Santa Cruz, CA (PRWEB) June 28, 2012
CCOF, the nation’s leader in organic certification, has launched “Why Buy Certified Organic?,” a consumer awareness campaign begun as summer’s organic fruits and vegetables are filling farmers’ markets and grocery stores.
The campaign features distribution of informational postcards that explain what “certified organic” means and how to find products that meet these standards in markets. The promotion kicks off at 10 a.m., Saturday, June 30, at San Francisco’s Ferry Plaza Farmers Market, one of the top farmers’ markets in the state and nationwide.
Organic farmers John Garrone and Carl Rosato will be joined by CCOF representatives at the Ferry Plaza Farmers Market, located at San Francisco’s Ferry Building (where Market Street ends at the Embarcadero).
“We want to help shoppers who may encounter confusing labels such as ‘pesticide free,’ ‘natural,’ or ‘sustainable,’” said CCOF Executive Director Cathy Calfo. “We want consumers to know that when they see the CCOF or USDA certified organic logo, they are truly getting organic products because our farmers must meet strict, verifiable farming practices to be allowed to display that label.”
The Ferry Plaza Farmers Market is run by CUESA (the Center for Urban Education about Sustainable Agriculture), a nonprofit dedicated to cultivating a healthy food system through the operation of the tri-weekly market and its education programs. Dave Stockdale, CUESA's Executive Director, said CUESA supports CCOFs new campaign because “it's important that our shoppers understand how their food is produced. CCOF's Organic Certification is a standard that consumers can trust and the new postcards will help our shoppers understand the purchasing choices they are making.”
“By being certified organic we can ensure to our customers that we provide healthy, quality products that are produced without synthetic inputs,” added Garrone, owner of Far West Fungi. “Farmers’ markets allow farmers to develop a one-on-one relationship with customers and help educate them on the value of certified organic products. I’m glad CCOF is helping educate consumers to be sure of what they’re buying.”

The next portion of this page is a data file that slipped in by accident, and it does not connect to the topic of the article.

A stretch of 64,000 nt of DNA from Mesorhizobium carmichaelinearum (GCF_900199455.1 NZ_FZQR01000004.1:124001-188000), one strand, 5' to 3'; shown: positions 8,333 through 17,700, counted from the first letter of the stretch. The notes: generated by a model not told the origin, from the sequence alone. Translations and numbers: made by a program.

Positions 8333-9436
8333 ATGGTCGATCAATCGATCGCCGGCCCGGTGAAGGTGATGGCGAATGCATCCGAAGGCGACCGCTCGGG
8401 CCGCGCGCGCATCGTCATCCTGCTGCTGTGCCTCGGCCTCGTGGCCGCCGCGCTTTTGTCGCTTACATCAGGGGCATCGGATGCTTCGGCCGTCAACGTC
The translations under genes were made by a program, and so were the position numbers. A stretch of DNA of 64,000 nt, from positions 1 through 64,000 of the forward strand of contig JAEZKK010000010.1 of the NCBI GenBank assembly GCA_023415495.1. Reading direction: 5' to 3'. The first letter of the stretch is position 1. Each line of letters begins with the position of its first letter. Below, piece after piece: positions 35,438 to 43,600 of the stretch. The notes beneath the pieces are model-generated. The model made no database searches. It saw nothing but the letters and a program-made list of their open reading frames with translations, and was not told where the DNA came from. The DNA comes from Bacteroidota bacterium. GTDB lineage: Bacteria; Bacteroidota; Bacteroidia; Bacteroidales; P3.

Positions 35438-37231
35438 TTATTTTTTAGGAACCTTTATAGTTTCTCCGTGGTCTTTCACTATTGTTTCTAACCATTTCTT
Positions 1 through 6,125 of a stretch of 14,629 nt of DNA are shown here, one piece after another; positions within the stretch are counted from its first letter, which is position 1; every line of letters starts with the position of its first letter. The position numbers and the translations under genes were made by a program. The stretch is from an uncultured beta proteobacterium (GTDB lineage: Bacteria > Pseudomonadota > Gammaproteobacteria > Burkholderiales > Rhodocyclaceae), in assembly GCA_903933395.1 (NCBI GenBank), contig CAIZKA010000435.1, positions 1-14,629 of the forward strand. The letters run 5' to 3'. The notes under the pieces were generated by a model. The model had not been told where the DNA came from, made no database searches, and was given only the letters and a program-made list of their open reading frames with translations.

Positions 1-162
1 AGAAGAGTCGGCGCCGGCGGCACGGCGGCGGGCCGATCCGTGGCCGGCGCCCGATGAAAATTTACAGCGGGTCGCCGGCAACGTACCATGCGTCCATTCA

Garrone runs a 25-year-old, family-owned farm that grows over 40 types of organic mushrooms, including Shiitake, Tree Oyster, Lions Mane, Maitake, and King Oyster. Rosato has farmed organically for 30 years, producing apples, pears, cherries, and peaches – 200 varieties of organic fruit in all. He recently was named a Steward of Sustainable Agriculture, an industry award given for his advocacy and organic farming research.
Farmers’ markets received negative attention two years ago when a few vendors were discovered passing off conventionally-grown produce as “pesticide free.” CCOF’s “Why Buy Certified Organic?” campaign is part of its ongoing education efforts to inform consumers, help shoppers, and restore confidence.
In a previous educational effort, CCOF distributed Farmers’ Market Best Practices Guidelines to their clients, and market managers. The photo-illustrated guidelines outline how to clearly display, identify, and label organic and non-organic produce, and suggest prohibiting terms like “no spray” or “pesticide free.” Many market sellers and managers have put these guidelines into use.
In the newest campaign, postcards will be given out by farmers selling organic products throughout California, including the Ferry Plaza Farmers Market in San Francisco; other Bay Area farmers’ markets; markets in Sonoma, Windsor, Modesto, La Mesa, Oceanside, Poway, Chico, Los Osos, Paso Robles, Cambria, and Templeton; plus Arizona markets – Town & Country in Phoenix and Old Town Scottsdale Farmers’ Market.
Information on the postcard explains that products displaying the CCOF logo meet U.S. Department of Agriculture requirements for organically certified products and were reviewed by CCOF, a USDA-accredited certifier. Such foods must be produced without harmful or toxic pesticides, sewage sludge, petroleum-based synthetic fertilizers, radiation, or genetically modified organisms (GMOs). Organic meat, poultry, eggs, and dairy must come from animals not given antibiotics or growth hormones.
Buying certified organic keeps additional antibiotics and hormones out of the food supply chain, limits the spread of genetically modified crops, and protects the environment, the postcard says.
Copies of the postcard are available online.
CCOF http://www.ccof.org (California Certified Organic Farmers), a nonprofit organization, was founded in 1973 and is one of the nation’s oldest and largest third-party organic certifying agencies. CCOF certifies, educates, advocates, and promotes organic through: